CrossRef  |  Direct Link  |  

5:  Mansouri, M., H.N. Nounou and M.N. Nounou, 2014. Nonlinear control and estimation in induction machine using state estimation techniques. Syst. Sci. Control Eng., 2: 642-654.
CrossRef  |  Direct Link  |  

6:  Oteafy, A. and J. Chiasson, 2010. A study of the lyapunov stability of an open-loop induction machine. IEEE Trans. Control Syst. Technol., 18: 1469-1476.
CrossRef  |  Direct Link  |  

7:  Dendouga, A. and R. Abdessemed, 2015. Nonlinear feedback approach based on sliding mode controller for an induction motor fed by matrix converter. Courrier Savoir, 20: 21-30.
Direct Link  |  

8:  Zaidi, S., F. Naceri and R. Abdssamed, 2014. Input-output linearization of an induction motor using MRAS observer. Int. J. Adv. Sci. Technol., 68: 49-56.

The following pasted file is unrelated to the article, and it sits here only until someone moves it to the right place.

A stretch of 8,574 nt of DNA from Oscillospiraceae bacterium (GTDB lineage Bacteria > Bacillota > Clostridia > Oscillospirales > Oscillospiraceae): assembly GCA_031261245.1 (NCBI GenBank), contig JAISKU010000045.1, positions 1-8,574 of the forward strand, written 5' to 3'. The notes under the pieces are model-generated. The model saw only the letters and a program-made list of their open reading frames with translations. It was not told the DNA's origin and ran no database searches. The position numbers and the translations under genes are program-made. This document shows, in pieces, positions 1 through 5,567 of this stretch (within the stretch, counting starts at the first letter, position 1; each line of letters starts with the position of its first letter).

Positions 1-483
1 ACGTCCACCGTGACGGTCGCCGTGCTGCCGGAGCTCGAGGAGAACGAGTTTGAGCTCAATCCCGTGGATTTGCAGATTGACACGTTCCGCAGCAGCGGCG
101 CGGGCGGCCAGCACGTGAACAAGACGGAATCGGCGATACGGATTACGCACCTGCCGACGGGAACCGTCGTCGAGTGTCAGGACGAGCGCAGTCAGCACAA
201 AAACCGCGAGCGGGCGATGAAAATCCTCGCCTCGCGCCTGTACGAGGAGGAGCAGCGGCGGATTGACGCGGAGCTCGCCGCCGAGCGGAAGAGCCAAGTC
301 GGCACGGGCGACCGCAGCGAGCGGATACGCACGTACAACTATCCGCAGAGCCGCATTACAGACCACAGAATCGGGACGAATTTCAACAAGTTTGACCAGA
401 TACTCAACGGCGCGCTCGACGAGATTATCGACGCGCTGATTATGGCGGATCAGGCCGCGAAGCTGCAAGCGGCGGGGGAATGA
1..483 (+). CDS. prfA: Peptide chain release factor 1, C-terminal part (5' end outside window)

CrossRef  |  Direct Link  |  

9:  Basilio, J.C., J.A. Silva, L.G.B. Rolim and M.V. Moreira, 2010. H∞ design of rotor flux-oriented current-controlled induction motor drives: Speed control, noise attenuation and stability robustness. IET Control Theory Applic., 4: 2491-2505.
CrossRef  |  Direct Link  |  

10:  Tety, P., A. Konate, O. Asseu, E. Soro, P. Yoboue and A.R. Kouadjo, 2015. A robust extended Kalman filter for speed-sensorless control of a linearized and decoupled PMSM drive. Engineering, 7: 691-699.
CrossRef  |  Direct Link  |  

11:  Doyle, J.C., B.A. Francis and A.R. Tannenbaum, 1992. Feedback Control Theory. 1st Edn., Maxwell MacMillan International, New York, USA., ISBN-13: 978-0023300110, Pages: 227.

12:  Zhou, K. and J.C. Doyle, 1998. Essentials of Robust Control. Prentice-Hall, New York, USA., ISBN: 9780135258330, Pages: 425.

13:  Gu, D.W., P. Petko and M.K. Konstantinov, 2013. Robust Control Design with MATLAB®. 2nd Edn., Springer, New York, USA., Pages: 468.

14:  Li, J., H.P. Ren and Y.R. Zhong, 2015. Robust speed control of induction motor drives using first-order auto-disturbance rejection controllers. IEEE Trans. Ind. Applic., 51: 712-720.
CrossRef  |  Direct Link  |  

©  2021 Science Alert. All Rights Reserved